Posts Tagged with “sociology”

Student advocates for more support for foster children as they enter adulthood

May 11th, 2012

In this opinion piece published by the Providence Journal, Ariana Alicea '12 calls for states to increase their support for foster children who "age out" of the system at age 18.

Alicea, a sociology and service learning major from Connecticut, writes: "I'm not speaking from behind the desk of a philanthropy or political position. ... I have been a foster child since I was 6. I was fortunate enough to be born and neglected in Connecticut, a state that offers an extension of child-welfare benefits after age 18 to young adults who qualify."


Lessons from Haiti: Service learning course inspired by “Half the Sky”

April 23rd, 2012

In a course inspired by the book Half the Sky, four Creole-speaking Bryant students and their two professors traveled to Haiti to teach leadership to young Haitian women. Learn more about their work in this video.

19th-century India Point school began legacy of helping children

November 29th, 2009

Bryant sociologist Sandra Enos' research into the life and work of 19th-century social entrepreneur Harriet Ware is at the heart of Julia Steiny's latest EdWatch column.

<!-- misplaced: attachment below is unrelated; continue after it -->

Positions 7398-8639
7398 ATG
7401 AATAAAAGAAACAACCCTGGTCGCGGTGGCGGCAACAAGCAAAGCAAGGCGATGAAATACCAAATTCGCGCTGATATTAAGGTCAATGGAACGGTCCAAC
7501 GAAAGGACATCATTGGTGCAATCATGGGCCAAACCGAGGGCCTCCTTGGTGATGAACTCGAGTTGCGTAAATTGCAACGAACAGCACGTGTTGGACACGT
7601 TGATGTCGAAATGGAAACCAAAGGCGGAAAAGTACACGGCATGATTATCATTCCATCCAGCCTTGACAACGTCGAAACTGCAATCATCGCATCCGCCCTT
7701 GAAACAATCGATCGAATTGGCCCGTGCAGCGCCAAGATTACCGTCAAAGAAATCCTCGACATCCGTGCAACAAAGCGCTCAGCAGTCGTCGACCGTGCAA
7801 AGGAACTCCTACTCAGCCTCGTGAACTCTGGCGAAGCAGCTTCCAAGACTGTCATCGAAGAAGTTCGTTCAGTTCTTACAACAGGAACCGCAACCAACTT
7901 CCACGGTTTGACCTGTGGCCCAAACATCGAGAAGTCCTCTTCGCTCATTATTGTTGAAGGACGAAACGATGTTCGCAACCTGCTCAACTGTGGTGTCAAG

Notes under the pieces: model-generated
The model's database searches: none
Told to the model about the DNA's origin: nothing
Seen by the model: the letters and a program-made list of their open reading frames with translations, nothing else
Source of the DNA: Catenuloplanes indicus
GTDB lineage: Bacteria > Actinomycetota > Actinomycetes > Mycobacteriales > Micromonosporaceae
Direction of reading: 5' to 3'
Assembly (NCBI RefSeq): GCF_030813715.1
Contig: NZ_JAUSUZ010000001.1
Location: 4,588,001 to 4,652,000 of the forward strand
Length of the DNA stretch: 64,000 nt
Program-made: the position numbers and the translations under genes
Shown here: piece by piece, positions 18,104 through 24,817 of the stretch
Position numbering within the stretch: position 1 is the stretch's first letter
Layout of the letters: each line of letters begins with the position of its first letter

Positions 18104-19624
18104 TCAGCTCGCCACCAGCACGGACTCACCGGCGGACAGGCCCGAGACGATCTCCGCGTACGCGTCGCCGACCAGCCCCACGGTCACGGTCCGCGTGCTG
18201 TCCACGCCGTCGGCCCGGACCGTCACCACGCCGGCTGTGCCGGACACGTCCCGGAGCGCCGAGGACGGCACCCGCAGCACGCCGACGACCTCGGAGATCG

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August 4th, 2009

Sandra Enos
Associate Professor of Sociology


Sociology Professor Sandra Enos shares “This I Believe” essay

June 16th, 2009

Professor Enos read her essay "Hidden History" on WRNI, Rhode Island's NPR news station.

Enos also recently published "The Legacy of Daniel Wanton Lyman" in the Philanthropists' Journal Rhode Island.

She is currently collecting oral histories of former residents of Rhode Island's state orphanages.

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Commentary: Learning from Rhode Island’s history of social welfare

December 3rd, 2008

Sandra EnosIn the course of her research into the history of institutional care for the children in Rhode Island, Associate Professor of Sociology Sandra Enos, Ph.D., explored the work of one of Rhode Island's earliest social scientists, Thomas Hazard. She shares some of her findings in the following commentary.